TIME is one factor that definitely makes a film and it’s reputation what it is. Some movies are lucky enough to transcend through different generations and keep giving the same, or even a bigger impact to audiences who re-visit it or see it or for the first time. A classic example would be Singin’ in the Rain (1952), which was released to less then stellar reviews and major comparisons to the Best Picture winning An American in Paris (1951) the year before. Paris was Gene Kelly and company’s greatest achievement back then featuring big movie stars, a post-war storyline, crazy musical numbers, and an extensive 17 minute ballet performed in glorious technicolor. When MGM produced Singin’ in the Rain, the following year, the film was greeted with unenthusiastic feelings as compared to the former movie musical. But why is is that after more then 60 years, people are still humming the tunes to Singin’ in the Rain and giving it it’s iconic status amongst the best films ever made as compared to Paris? It’s as simple as this: TIME CHANGES EVERYTHING.
I stumbled upon this topic when I bought the DVD to the Seth Rogen-Zac Efron flick Neighbours (2014), which I gave a pretty positive review to when I first saw it in the first half of this year. The film was funny, original and full of zany comical scenes that kept the movie fresh and entertaining. But after viewing it for the second time at home, it really did not hold up. I only remember laughing a few times (not even a handful) and waited for the film to end. Arguably, the film isn’t made for artistic purposes, but a film is still a film – something for entertainment or something that will at least hold my interest or sway my internal feelings to a certain emotion that I want to feel. And if you think about it, that’s just a few months that the film had to age. Imagine the difference between what people feel when they realized that An American in Paris is a Best Picture winner and Singin’ in the Rain wasn’t even a nominee?
Neighbours was in no way a bad movie, but then it is really what got me thinking about this particular topic. While I’m writing this essay, X2 (2002) is playing in the background on television. When I first saw X2, it was no less then complete awesomeness to me. Especially at the young age of ten years old, it’s hard not to love mutants going crazy even if i hardly understood the political statements that underly in the X-Men story lines. The wonderful thing about X2 and it’s contemporary brother, the Spider-Man trilogy (the one’s with Toby Maguire and not the heinous flicks starring Andrew Garfield and Emma Stone), is that they hold up extremely well. They belong to an age of Super Hero movies that focused primarily on the narrative rather then eye boggling special effects and cheap gimmicks that are so distracting. Though we owe Christopher Nolan the thanks of resurrecting comic book films to prestige, the greatest of everything that has to do with that genre ended with The Dark Knight (2008) because now the genre is just too bloated. Trust me, in five years a re-watch of Iron Man (2008) and Man of Steel (2013) will be completely underwhelming, and you’ll find yourself back in 2002 re-watching Kirsten Dunst as Mary Jane Watson in a wedding dress waiting for Toby Maguire’s answer…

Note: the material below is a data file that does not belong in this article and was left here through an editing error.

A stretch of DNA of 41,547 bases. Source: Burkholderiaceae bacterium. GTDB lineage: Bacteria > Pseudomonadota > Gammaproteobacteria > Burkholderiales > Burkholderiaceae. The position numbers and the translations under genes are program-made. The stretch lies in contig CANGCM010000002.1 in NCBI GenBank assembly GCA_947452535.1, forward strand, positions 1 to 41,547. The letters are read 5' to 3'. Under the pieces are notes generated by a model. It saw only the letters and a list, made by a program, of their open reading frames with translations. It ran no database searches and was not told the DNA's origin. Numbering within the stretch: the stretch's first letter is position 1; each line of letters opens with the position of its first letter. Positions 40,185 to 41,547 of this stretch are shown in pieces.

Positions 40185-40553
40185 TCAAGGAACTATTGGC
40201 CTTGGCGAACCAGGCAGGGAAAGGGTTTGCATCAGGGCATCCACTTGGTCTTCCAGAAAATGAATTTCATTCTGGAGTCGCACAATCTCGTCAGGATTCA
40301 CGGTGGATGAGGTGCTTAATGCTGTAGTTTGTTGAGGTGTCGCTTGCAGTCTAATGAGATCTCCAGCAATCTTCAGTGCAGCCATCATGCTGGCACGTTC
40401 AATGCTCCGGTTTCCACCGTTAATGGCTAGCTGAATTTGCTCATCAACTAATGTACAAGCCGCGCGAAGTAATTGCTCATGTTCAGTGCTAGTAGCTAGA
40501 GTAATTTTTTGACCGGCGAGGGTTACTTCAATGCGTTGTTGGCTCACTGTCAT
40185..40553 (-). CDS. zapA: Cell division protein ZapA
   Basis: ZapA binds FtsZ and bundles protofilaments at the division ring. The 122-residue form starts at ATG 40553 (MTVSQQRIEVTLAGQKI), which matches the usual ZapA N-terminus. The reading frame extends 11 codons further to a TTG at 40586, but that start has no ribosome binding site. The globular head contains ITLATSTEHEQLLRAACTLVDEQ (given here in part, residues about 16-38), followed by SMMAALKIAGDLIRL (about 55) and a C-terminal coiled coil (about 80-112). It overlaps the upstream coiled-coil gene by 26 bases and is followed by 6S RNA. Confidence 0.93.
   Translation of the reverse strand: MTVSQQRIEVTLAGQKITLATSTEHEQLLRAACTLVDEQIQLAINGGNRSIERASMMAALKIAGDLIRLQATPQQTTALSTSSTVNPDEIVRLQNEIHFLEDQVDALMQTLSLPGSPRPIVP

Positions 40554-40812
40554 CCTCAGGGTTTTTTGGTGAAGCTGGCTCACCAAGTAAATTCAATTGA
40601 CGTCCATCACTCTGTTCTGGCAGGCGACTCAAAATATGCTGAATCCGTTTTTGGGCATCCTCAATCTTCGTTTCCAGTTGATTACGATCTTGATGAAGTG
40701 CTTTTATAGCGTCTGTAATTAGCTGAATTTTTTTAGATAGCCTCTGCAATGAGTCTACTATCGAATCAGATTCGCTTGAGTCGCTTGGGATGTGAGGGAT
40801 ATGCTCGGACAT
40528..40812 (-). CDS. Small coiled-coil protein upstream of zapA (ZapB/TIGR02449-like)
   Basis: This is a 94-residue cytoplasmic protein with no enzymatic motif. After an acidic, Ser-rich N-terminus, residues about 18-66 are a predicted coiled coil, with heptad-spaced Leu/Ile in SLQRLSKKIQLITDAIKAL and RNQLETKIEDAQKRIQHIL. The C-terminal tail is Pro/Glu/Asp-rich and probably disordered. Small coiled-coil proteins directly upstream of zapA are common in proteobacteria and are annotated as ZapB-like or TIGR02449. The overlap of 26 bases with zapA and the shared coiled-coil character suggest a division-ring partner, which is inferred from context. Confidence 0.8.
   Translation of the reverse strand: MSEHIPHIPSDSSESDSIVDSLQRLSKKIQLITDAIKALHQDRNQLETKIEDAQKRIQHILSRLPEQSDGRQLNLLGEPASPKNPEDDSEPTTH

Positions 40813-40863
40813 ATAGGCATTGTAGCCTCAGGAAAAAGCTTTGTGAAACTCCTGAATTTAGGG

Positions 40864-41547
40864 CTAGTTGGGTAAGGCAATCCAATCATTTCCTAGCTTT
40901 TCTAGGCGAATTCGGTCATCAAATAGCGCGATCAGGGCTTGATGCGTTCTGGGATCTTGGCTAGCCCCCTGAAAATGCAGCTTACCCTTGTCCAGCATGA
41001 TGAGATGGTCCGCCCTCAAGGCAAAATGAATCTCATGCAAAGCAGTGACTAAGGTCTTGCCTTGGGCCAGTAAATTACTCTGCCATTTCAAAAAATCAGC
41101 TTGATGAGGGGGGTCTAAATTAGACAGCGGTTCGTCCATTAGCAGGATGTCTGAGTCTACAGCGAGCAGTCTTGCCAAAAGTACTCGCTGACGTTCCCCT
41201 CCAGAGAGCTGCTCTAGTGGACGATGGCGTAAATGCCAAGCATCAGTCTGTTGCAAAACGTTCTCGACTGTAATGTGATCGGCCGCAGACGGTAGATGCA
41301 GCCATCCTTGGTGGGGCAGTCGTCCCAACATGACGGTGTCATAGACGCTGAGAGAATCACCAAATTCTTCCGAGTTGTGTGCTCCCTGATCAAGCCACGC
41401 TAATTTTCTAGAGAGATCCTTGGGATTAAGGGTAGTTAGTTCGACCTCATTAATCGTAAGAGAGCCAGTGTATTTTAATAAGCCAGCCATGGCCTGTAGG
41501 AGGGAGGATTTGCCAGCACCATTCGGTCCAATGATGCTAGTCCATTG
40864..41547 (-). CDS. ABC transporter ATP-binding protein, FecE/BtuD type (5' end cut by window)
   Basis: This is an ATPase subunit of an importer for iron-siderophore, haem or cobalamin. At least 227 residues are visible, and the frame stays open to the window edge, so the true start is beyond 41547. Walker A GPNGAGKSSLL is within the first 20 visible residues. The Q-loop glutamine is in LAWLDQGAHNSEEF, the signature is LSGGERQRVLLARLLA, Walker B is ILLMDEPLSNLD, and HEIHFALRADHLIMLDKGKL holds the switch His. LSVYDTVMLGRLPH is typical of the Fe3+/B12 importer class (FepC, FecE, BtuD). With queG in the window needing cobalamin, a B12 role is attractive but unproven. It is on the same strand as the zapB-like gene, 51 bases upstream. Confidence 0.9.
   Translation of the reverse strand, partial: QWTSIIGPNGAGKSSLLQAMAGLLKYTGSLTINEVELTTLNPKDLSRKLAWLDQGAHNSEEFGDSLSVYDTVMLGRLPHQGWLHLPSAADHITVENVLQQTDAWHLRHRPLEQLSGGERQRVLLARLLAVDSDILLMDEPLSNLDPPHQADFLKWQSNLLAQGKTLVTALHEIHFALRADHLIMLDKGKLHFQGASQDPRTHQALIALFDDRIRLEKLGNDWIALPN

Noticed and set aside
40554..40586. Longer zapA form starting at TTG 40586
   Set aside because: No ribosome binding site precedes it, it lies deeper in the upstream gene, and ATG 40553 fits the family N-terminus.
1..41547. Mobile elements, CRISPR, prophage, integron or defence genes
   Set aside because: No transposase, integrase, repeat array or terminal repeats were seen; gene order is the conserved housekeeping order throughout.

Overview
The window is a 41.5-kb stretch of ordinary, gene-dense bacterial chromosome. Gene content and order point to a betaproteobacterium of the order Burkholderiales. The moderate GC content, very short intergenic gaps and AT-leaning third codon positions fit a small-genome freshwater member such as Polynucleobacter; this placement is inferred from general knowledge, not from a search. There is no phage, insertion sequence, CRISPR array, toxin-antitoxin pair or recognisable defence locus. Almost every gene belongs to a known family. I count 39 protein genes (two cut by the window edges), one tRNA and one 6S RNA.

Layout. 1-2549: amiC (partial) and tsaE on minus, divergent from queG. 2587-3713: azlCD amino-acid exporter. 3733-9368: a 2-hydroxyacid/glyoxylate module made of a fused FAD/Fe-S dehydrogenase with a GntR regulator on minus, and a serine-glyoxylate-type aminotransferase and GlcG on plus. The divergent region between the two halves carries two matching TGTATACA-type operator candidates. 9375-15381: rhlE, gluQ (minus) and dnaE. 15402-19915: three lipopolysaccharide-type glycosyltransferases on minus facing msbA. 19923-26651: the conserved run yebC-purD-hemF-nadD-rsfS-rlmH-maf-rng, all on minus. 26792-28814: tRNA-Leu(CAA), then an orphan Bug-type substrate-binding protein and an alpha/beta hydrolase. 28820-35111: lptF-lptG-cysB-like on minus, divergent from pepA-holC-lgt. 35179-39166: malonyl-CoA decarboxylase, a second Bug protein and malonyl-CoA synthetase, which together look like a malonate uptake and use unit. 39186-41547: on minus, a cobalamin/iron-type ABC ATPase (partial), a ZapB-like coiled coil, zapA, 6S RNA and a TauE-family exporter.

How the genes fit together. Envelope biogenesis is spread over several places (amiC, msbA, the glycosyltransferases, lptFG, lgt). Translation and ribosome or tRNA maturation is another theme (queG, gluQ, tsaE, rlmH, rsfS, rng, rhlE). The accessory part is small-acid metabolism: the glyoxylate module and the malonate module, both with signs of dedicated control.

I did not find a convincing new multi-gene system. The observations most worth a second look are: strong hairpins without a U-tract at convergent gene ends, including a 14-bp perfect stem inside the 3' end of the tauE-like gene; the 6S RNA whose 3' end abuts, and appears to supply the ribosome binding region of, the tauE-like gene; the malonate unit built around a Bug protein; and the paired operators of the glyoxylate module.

That’s where my general issue is at. Movies with GREAT NARRATIVES (and not necessarily great production value) AND RELATE-ABILITY are really the films that transcend in time and never get old quickly. I’m not saying a filmmaker should avoid trying have provocative imagery or great effects because movies indeed are a visual medium, but forgetting about the narrative does not help a movie hold up one bit. Let me use the old Spider-Man movies and the new ones to illustrate my issue. People love the new ones with Andrew Garfield because it apparently stays “true” to the comic book, and I’m sure people find the puppy dog love story to be cute. But at the end of the day, watching Garfield and Stone prance around on the screen with the top notch special effects saying the cheesiest lines to each other still does not have the impact as Maguire’s glassy-eyed acting, that wedding dress and “with great power comes great responsibility”. As cheesy as that sounds, it’s still great writing. And of course, you remember it!
As this new film year comes to an end, it’s my biggest hope that we have films that define 2014 as something great. A year like 1994 (The Shawshank Redemption, Forrest Gump and Pulp Fiction) is what I dream 2014 to be like. And less like a 1952 (where The Greatest Show on Earth won Best Picture and Singin’ in the Rain wasn’t even nominated). But I have hope. This year is really turning out to be very sharp, original and quite interesting. Though that statement has been thrown around a lot almost every year, you can’t help but go with the times. Who knows, in 2020 I might look back and see 2014 as a bitter grape in retrospect.
All I wanted to say with this essay is that TIME plays a huge component on how things are received. And that is truly interesting to me. If you had a chance to read my essay, look back on films that you love and don’t be afraid to question yourself. There is no limit to this industry because we have new and interesting things coming out all the time. Take everything day by day and don’t be afraid to say “I don’t like this film anymore, time wasn’t good to it”. That’s how everything works, even with food or your past fashion choices. And even if you’re not a serious movie buff, that’s what makes film interesting. They aren’t just for entertainment but they’re there for discussion as well.
ON A FINAL NOTE: Can you believe Out of Africa won Best Picture in 1985 while Back to the Future and The Breakfast Club weren’t even nominated? Another example of how TIME changes everything.